It’s Sunday, just after one o’clock, on a typical may day in Leeds. Outside, rain is battering the pavement, and inside I’m draining a bottle of Anchor Porter. There are few places I would rather be right now than North Bar.
Fact: North Bar is one of the best places to drink in Leeds. It’s easily my favourite, anyway, at least in the ‘city bar’ stakes, anyway. However, I didn’t always feel this way; in fact, the first three or four times I visited it I hated it. ‘It’s full of pretentious idiots’ I would moan, ‘…and I only like about two of the fifty or so beers they have there’. In those days (many, many moons ago) , all I knew about ‘World Beers’ was that they were all weird, cloudy beverages with enough alcohol in them to strip paint. ‘Too strong to drink all night…’ I would complain, as my friends got more and more smashed as the prospect of yet another early night due to the alcoholic horrors of North Bar loomed.
This was my opinion of North Bar circa the turn of the century. For a couple of years I stayed clear, and then, inevitably, I got into food, wine and beer -I mean really got into food, wine and beer. I discovered a whole world of boozing that didn’t even acknowledge the horrors of ‘Generic Beers’ and ‘Alcopops’; a world where taste and pleasure were the main reasons for drinking, and getting drunk was a happy side-effect of this. The world of fast-food drinking and chain-bars was one I had left behind, and I was never going to look back.
I found a small, yet highly trained crack team of aficionados to share this epiphany with. I became enamoured with American craft breweries in particular, and slowly, but surely, decided to go back to North.
Home, Home Again…
Rediscovering North was like that third or fourth spin of Dark Side of the Moon – where it al clicks into place. You realise that what you have is a masterpiece, not because of individual performances, but al the little things added up. North is the drinking equivalent of DSOTM; mysterious and pretentious to the uninitiated, adored by the regulars and the people who hold it as a benchmark for modern drinking. I was wrong, but now I am right.
I wonder if Bigfoot listens Pink Floyd?
Ok, the reasons why North is great;
Rotation. Every time I go (on average once a week), there is an element of surprise – a new beer on tap, two new bottles in the fridges, ones I haven’t yet tried. Given the amount of beer I have tried/know about, this is some achievement.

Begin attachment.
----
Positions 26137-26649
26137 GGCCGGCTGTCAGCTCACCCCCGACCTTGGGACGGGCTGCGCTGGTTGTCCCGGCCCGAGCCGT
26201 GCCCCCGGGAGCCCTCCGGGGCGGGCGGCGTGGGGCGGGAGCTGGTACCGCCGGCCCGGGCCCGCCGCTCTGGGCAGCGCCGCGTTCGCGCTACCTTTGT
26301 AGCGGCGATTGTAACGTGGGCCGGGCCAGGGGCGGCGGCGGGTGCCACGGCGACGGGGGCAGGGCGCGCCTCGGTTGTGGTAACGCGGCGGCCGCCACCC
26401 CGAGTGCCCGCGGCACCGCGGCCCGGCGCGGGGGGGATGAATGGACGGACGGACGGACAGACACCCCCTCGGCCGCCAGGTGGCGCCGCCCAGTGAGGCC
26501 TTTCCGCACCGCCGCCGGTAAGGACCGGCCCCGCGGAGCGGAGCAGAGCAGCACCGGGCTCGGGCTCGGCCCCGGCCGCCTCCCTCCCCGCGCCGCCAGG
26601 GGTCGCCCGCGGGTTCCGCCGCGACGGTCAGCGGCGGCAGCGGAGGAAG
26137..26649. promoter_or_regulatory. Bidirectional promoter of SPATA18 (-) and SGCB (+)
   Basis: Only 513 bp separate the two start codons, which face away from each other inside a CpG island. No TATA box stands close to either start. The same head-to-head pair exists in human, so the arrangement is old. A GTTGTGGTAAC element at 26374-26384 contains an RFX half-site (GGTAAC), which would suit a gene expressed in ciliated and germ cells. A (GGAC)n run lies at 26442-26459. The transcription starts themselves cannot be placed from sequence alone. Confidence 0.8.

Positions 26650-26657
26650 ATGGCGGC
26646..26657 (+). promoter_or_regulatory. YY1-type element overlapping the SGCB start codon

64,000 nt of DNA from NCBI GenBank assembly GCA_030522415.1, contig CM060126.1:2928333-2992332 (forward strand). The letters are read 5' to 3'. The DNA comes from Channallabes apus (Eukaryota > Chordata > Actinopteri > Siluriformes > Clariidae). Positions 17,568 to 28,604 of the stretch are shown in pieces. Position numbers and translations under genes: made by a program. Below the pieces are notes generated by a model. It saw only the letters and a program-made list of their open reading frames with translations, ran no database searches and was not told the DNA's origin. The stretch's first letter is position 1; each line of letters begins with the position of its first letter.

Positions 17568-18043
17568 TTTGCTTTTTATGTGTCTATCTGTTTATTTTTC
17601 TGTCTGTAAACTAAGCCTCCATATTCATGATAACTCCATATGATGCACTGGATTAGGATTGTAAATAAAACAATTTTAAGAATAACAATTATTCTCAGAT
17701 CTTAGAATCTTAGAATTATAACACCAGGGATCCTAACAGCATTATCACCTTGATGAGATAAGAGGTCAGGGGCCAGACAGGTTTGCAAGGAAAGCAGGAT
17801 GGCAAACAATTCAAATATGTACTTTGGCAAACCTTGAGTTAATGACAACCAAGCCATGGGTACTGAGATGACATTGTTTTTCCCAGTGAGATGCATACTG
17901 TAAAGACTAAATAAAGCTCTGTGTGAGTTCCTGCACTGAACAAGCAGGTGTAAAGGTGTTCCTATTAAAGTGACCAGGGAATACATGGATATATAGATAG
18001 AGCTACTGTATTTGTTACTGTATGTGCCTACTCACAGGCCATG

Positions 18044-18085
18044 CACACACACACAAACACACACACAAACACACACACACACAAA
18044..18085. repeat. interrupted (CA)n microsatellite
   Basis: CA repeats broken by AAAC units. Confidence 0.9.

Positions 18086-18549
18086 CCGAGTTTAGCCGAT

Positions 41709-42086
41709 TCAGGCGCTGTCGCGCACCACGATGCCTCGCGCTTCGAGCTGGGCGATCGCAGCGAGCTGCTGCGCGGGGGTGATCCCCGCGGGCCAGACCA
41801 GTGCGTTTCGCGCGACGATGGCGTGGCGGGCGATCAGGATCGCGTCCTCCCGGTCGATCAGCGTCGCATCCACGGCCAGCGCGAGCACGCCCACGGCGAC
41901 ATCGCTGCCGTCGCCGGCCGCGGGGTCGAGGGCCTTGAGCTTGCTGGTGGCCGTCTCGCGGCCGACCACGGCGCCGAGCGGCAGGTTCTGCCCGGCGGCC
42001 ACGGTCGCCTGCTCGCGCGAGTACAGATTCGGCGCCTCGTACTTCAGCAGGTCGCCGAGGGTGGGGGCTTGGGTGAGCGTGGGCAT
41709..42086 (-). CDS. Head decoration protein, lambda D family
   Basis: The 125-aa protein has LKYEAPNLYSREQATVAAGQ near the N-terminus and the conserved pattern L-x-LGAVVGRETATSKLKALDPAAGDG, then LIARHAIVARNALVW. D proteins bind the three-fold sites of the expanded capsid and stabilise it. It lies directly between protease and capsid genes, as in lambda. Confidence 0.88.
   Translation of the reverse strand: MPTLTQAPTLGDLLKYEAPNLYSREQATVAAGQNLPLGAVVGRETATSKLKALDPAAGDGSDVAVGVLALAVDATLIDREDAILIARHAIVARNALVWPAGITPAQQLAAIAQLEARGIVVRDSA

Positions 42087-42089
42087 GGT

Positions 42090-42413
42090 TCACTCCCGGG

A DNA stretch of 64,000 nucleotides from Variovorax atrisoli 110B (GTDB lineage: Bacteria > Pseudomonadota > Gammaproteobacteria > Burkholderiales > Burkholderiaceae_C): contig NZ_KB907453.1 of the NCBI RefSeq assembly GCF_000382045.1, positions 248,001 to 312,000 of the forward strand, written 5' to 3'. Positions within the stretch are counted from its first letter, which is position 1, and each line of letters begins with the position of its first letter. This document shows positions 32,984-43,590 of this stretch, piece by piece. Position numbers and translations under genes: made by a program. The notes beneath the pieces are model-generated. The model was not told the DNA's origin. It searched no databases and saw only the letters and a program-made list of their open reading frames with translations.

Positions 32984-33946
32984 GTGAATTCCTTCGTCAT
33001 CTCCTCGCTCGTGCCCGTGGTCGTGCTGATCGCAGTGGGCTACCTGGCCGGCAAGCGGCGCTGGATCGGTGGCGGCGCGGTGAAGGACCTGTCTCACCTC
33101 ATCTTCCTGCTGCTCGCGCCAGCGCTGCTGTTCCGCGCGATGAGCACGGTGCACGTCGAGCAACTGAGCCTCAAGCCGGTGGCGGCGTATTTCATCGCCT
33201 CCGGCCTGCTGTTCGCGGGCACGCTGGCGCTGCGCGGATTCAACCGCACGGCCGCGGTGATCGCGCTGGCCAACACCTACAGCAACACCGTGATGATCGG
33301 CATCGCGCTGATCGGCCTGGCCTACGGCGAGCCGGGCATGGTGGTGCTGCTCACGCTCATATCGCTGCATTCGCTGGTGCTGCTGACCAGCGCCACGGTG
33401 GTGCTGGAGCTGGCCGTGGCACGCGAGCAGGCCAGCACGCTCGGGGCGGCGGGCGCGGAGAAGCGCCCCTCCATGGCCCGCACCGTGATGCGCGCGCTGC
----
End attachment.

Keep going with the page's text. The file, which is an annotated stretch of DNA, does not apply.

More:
They have their own beer – North Bar Ale. It’s brewed by the Outlaw Brewing Co, and comes in an old-school glass tankard with those square knobbly bits on. It’s great – smooth and too drinkable for its own good. Tastes like Tim Taylor Landlord but fruitier. Lovely, although seasonal.
Staff. Always happy, always ready to help you out with your choice of tipple should you come unstuck. Down to earth too – there are a couple of bars in Leeds that must recruit staff on a ‘must be pretentious’ policy. I don’t need my pint of Jever spun around like a top, please.
The Bar itself – come on! No contest. Loads of bottles, at least ten pumps, filled with distinct world beers. All the time. No generic beers ever. Local beers. Fruits, Lambics, and SIERRA NEVADA ON TAP. (Also worth a try is the Sierra Nevada Bigfoot Ale – at 9% abv it doesn’t hide the alcohol in silk like, say, Duvel, – it kicks you straight in the face with a big, hairy claw.)
Music – never thumping, always tasteful. A few nights ago we had Hendrix tunes played by some jazz band. Folk, World, Jazz, Blues – all the great drinking albums. (Imagine if they played DSOTM – i’d just about lose my mind!)
A great selection of spirits; Hendricks gin, about 6 different rums, I could go on…add to that an Observer Food Monthly “Best Place to drink in Britain” award, along with the other accolades North has garnered throughout the last few years.. Not that I’m all about awards, but it’s not often the press get it so right. If it’s good enough for Nigel Slater, then it’s good enough for me.
Top Five; North Bar
Any Roosters ale– fast becoming a staple, Roosters brew simply fine beers. not tasted a bad one from thier brewhouse yet. light and ultimately quaffable.
Sierra Nevada Pale Ale on tap. One of the finest brews to come out of the States, tastes even better on tap.
Anchor Porter: want the taste of stout but none of the heaviness? Then try this. Second only to Sierra Nevada Porter.
Goose Island Honkers’ Ale – always good, wherever. Tastes of caramel and one is never enough.
Little Creatures Pale Ale: Wonderful Aussie brew – clean, crisp, but still manages to pack in a lot of flavour.
Today I am a total beer nerd and i owe it all to North.
24 New Briggate